In case you haven't noticed, the media have all practically endorsed Christine Quinn to become New York's first female and openly gay mayor.
Rather shockingly, don't count Alec Baldwin amongst them, for in a scathing piece published at the Huffington Post Monday, the actor proclaimed, "Christine Quinn is not qualified to be mayor of New York:
"I know," Baldwin wrote. "She was so strong on the marriage equality issue. And New York City has never had a woman mayor before and if not now, when?"
This, of course, is what the media in New York as well as all around the country have been saying.
His major complaint is her connection to current Mayor Michael Bloomberg who Baldwin feels has been a failure.
"Is New York a place now so wholly overwhelmed, in a political context, by the demands, whining and blackmail of wealthy individuals and corporations that we accept reports that New York is doing well only when the climate for the very rich is favorable?" Baldwin asked, "Where do the concerns of New Yorkers making below $100,000 a year fit into the policies of the past twelve years?"
"Quinn basically had a deal with Bloomberg that he would support her and, as such, is clearly presenting herself now as pro-business, while walking and talking her way across the five boroughs as a populist," he answered. "Therefore, Quinn has positioned herself uncomfortably over the issues like paid sick leave."
"The backlash on the sick leave issue has already cost her the support of Cynthia Nixon (one of the stalwarts on marriage equality)," Baldwin continued, "and may cost Quinn the support of Gloria Steinem as well, as women are perceived to suffer disproportionately without sick leave reform."
Baldwin is also displeased with Quinn's support for "Stop and Frisk" which he believes "may be effective anti-crime policy, but it is also anti-U.S. Constitution to a lot of rather vocal political figures in the City and beyond. Quinn appears not to care."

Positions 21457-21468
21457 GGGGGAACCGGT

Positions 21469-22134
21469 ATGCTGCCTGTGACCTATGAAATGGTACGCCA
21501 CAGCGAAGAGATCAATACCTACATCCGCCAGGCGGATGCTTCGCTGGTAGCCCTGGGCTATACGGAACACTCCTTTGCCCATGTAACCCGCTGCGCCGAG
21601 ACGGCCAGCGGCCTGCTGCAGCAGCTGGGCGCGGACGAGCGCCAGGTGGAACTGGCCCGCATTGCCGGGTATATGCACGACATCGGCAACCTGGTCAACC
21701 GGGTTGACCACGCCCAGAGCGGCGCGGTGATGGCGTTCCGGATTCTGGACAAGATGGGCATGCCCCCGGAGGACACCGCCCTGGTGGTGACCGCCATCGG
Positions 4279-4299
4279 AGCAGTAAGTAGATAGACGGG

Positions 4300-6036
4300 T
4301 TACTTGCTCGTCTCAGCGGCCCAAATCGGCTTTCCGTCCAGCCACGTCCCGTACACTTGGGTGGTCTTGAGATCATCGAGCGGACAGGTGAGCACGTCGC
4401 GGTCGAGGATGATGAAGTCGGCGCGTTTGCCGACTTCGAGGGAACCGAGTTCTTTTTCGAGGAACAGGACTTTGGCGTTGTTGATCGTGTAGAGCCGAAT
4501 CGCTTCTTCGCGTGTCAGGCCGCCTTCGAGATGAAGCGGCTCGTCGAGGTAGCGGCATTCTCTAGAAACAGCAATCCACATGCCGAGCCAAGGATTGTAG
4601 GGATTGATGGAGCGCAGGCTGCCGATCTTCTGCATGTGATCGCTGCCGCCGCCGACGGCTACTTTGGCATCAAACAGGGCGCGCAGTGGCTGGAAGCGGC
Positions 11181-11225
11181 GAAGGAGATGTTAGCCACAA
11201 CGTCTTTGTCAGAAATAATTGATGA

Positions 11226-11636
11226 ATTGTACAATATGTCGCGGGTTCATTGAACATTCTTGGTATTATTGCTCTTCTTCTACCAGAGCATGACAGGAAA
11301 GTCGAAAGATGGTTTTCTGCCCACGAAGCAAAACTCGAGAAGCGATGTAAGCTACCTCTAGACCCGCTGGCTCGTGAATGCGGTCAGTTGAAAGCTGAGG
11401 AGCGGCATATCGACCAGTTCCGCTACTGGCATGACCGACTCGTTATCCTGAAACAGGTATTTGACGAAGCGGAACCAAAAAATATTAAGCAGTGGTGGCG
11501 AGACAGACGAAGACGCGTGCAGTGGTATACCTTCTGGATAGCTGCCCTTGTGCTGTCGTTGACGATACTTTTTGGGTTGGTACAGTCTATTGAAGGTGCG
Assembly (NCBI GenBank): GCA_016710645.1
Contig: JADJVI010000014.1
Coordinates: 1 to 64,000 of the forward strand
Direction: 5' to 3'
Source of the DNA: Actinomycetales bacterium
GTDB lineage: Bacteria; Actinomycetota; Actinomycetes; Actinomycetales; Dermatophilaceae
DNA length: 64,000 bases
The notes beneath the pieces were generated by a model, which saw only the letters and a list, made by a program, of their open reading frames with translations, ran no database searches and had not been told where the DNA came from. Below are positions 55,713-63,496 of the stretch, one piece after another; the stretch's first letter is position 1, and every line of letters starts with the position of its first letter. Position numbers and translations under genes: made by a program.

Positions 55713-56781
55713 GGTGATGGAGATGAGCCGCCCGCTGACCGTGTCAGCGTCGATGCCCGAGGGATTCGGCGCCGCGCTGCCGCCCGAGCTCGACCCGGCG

He's also unhappy that Quinn is opposed to new tax increases to address New York's underperforming public schools.
Quinn told the New York Times in January she'd fund her education spending by "redirecting existing Department of Education financing."
"What good are all of those jobs that Quinn claims she will manifest in New York in the coming years if you have no where to send your young children to learn during the day?" Baldwin mocked.
"Another issue that has arisen is Quinn's use of a slush fund that she controls and doles out to Council members as unrestricted, discretionary 'member items,'" he observed before noting that "homeless rates in New York are at an all time high while Quinn has led the Council."
"Even if Quinn got on her knees and begged forgiveness for the murder of the term limits law," Baldwin continued, "I still regard her as too compromised to become mayor."
"She is clearly viewed as the frontrunner and many New Yorkers seem downright medicated by the prospect of an openly gay woman as mayor of the 'The City,'" he correctly noted. "(The New York Times seems to be bending over backwards in their adulation of Quinn, covering her official announcement in March 11th's paper with a photo spread that can best be described as a proud parent's album.)"
But Baldwin isn't jumping on her bandwagon, and instead concluded by throwing his support behind NYC Public Advocate Bill de Blasio.
Baldwin's fans in the media will not be pleased.